Sunday, May 30, 2021

Soviet Borders in Central Asia Failed to Consider Impact of Nomadic Groups, Baysalov Says

Paul Goble

            Staunton, May 28 – Moscow’s national delimitation of Central Asia in the 1920s suffered from many defects, Ermek Baysalov says; but one of its most serious shortcomings was the failure of the Bolsheviks to consider now nomadic groups changed the ethnic make up of the populations of particular places over the course of each year.

            The Soviets drew lines and promoted linguistic developments to form separate nations out of a population lacking these characteristics in the past. That effort was not always successful, but it laid the basis for the borders and border problems that exist up to now, the Bishkek researcher says.

            But at the time, the Bolsheviks utterly failed to consider one of the specific features of the area: the continuing presence of large numbers of nomads. As a result of their existence, “one and the same territory at various times of the year could vary by number and ethnic composition” (

            Nomads from one nation often moved onto territories the Soviets defined as belonging to another for part of the year and then moved back, a situation which meant that the nomads and their descendants viewed places they lived in for only part of the year as theirs given that they lived in their “own” national territories only part of the year as well.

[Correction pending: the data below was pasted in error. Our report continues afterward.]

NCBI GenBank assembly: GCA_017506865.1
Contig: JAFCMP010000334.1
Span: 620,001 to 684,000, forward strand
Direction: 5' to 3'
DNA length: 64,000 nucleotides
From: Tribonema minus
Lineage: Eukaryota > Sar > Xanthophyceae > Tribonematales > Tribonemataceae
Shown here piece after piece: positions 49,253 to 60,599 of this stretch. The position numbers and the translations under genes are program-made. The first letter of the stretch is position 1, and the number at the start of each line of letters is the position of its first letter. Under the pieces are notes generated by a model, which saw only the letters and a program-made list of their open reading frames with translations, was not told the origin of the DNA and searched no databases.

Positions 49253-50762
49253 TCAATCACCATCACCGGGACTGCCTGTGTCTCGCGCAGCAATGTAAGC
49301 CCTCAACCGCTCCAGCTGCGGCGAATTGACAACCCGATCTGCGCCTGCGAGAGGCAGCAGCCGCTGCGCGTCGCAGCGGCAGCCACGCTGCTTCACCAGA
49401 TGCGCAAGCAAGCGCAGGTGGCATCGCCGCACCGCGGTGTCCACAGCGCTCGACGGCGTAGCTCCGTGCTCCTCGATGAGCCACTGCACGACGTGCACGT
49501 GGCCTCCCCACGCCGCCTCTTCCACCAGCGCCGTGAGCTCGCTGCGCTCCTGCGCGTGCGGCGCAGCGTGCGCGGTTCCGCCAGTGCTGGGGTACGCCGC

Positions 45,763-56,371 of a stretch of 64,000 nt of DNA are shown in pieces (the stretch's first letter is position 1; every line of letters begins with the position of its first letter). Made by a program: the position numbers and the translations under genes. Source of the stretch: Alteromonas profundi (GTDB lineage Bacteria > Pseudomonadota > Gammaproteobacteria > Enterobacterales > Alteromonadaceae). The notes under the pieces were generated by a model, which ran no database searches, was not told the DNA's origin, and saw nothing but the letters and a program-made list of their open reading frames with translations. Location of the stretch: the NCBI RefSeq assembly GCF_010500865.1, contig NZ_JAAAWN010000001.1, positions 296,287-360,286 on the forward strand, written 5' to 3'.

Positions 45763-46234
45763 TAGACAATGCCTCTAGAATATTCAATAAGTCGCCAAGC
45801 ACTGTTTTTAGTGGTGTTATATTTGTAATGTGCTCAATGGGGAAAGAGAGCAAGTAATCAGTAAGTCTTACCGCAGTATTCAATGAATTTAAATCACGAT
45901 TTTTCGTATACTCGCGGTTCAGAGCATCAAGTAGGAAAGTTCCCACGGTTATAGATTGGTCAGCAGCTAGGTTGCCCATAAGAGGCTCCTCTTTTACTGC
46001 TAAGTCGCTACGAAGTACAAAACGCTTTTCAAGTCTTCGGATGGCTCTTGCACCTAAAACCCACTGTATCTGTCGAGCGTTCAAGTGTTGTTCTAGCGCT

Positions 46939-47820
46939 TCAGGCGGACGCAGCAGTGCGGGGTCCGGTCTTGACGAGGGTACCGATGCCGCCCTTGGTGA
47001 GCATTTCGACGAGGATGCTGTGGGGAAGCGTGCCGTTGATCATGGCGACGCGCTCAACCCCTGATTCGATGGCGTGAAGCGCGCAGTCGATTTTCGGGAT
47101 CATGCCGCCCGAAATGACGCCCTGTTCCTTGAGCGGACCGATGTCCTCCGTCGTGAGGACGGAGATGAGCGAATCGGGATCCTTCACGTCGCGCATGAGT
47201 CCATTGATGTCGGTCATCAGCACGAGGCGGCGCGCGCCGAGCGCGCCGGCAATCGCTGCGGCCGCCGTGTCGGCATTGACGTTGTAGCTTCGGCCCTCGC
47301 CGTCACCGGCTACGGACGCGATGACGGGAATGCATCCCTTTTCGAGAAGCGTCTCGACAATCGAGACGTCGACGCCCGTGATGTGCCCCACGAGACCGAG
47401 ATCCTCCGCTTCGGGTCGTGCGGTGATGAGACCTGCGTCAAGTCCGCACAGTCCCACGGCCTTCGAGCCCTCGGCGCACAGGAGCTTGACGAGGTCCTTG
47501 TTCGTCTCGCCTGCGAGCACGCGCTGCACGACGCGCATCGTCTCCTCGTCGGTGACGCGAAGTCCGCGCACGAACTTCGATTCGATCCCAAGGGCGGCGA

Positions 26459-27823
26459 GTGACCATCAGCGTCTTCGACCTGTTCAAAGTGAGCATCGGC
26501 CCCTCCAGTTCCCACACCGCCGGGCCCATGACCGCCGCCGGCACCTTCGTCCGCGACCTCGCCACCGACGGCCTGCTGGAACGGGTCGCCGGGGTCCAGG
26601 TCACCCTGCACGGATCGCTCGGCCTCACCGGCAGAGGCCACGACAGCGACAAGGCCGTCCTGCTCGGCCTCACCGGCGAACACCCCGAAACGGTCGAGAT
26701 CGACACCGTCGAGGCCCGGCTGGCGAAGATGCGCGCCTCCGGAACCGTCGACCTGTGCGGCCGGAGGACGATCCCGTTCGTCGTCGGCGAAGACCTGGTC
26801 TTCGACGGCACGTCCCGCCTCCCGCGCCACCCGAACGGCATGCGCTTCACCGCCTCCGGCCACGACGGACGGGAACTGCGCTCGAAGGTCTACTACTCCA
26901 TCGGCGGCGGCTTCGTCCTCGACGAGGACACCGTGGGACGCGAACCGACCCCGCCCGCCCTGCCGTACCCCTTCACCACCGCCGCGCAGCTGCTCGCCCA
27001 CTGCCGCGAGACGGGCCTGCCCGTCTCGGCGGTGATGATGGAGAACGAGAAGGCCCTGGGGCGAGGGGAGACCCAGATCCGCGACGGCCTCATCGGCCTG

Such historical memories matter and continue to divide the region, blocking efforts at broader cooperation needed for modernization, Baysalov says. Consequently, it is important to go back and examine what happened a century ago if one is to have any hope of overcoming border disputes now.

            In the wake of the 1917 revolution, many in Central Asia wanted to form a Turkic Soviet Republic, but Moscow opposed what it saw as a pan-Turkic threat to Soviet rule. It thus proceeded with a policy that some continue to describe as “divide and rule,” separating peoples along linguistic and cultural lines to prevent them from coming together.

            The truth of the matter, the Kyrgyz researcher says, is “more trivial: “the centralized Soviet planning system started obviously from economic and transportation-logistical considerations than from ethno-demographic ones.” That meant that borders weren’t considered all that important and that territories were shifted from one republic to another in Soviet times.

            Baysalov provides a review of the border clashes which have taken place in Central Asia over the last 30 years since the countries there became independent. According to him, the chief sources of problems are in ethnically mixed areas like the Fergana valley, the enclaves all but Turkmenistan have in other countries, and the politically febrile capital cities.

            The Central Asian countries missed a chance to fix their borders quickly in the 1990s and now have more neuralgic problems, the researcher says. But “unlike the case in many other territorial disputes and conflicts such as Qarabagh, Kashmir or Palestine, the leaders of Central Asia publicly have remained attached to peaceful rhetoric.”

            That provides some basis for hope that they will be able to negotiate settlements and accept the idea of trans-border economic zones, open borders or even the re-articulation of “super-national identities” and thus end this troubled period by taking all the various factors involved into account.

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